The solution for my LG using just Intel Iris graphics was to turn off the LG screen and just run the TV (Right click anywhere on the desktop>>Display Settings and change to “Display on Screen 2 only”), The Lenovo with nVidia graphics was a lot more complicated. Basically, right click the screen>>Display Settings and select the TV display. Then scroll down and visit each and every topic and make the obvious changes. Be sure "Movies & TV>>Options is set to “High Performance” and save it.
Big subject, and I didn’t cover it all, but hope this is a good start for you.
While, I suppose, default applications is technically a windows setting, I was expecting to hear something about an actual setting.
You mentioned frame rate. One cause of “jerky” video is a mismatch between the video’s frame rate and the refresh rate of the playback device. If, for example, your video has a frame rate of 24 FPS and your computer monitor has a refresh rate of 60 Hz, mapping 24 FPS to 60 Hz will results in some frames being duplicated which results in less than smooth video playback. If the desired playback device is a computer monitor or TV, most of these have a refresh rate of 60 Hz (or greater). Therefore, 30 or 60 FPS video will be the best choice for recording. Using either 25 or 50 FPS was necessary when older analog displays were used to display the video in countries that have 50 Hz electricity. Modern monitors are not locked to the frequency of the provided electricity.
The default video applications that come bundled with Windows are not always the “best” playback applications. VLC Media Player is probably the most popular application for playing video files in most any format. Switching from a default Windows movie player to VLC Media Player has improved playback for many.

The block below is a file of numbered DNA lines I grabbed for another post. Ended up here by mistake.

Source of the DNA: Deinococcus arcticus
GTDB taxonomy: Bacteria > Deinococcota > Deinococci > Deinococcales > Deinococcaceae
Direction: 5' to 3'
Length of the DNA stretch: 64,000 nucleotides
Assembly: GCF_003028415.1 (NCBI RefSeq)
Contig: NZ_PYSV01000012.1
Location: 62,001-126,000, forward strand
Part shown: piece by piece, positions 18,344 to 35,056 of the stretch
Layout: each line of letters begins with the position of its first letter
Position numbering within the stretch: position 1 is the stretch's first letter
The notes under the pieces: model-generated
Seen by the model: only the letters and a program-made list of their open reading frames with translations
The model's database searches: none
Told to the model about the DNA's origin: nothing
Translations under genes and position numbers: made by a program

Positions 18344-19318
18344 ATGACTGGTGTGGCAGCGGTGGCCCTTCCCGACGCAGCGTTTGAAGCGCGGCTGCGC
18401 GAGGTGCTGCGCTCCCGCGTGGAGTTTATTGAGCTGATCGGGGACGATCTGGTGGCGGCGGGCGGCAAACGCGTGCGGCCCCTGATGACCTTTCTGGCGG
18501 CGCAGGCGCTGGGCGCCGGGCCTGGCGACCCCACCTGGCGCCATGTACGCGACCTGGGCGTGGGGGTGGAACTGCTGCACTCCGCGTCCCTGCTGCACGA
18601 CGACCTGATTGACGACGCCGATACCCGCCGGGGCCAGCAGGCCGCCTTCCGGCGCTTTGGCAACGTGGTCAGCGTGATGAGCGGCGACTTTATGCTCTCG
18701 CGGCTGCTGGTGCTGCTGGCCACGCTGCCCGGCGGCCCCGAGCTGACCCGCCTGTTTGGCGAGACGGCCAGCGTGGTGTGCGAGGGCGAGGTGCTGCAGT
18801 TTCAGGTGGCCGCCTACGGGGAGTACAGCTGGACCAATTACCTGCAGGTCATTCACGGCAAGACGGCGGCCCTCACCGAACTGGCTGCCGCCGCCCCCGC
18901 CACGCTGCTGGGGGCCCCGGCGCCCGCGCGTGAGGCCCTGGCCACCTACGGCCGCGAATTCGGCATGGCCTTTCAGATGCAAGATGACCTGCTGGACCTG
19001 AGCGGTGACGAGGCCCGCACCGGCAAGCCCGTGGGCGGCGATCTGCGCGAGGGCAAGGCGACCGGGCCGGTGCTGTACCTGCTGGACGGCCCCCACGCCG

You didn’t mention it but the video codec used can have the largest impact on playability of the video. The newer drones include the ability to encode the video file using the H.265 codec. While being more efficient in compression, the H.265 codec requires more CPU (for software decoding) or more GPU (for hardware decoding). If you are experiencing playback problem, this is one of the first things you should check and perhaps revert to using H.264 instead.
Having to send your video signal to the TV only and turn off the computer display suggests that your GPU is not sufficient for playing a video of that size on two monitors at once.
Sorry I didn’t provide any details on this. There were two default settings, in particular, which I changed. Under (right click on screen)>>Display Settings>>Graphics>>Movies&TV, I change performance from “Let Windows decide(power savings” to “High Performance (not recommended)”. And under Advanced display, I set the refresh rate to 60 Hz. My second screen is a LD 4K TV which has a 60 Hz. rate. My reason for doing all this is in this thread: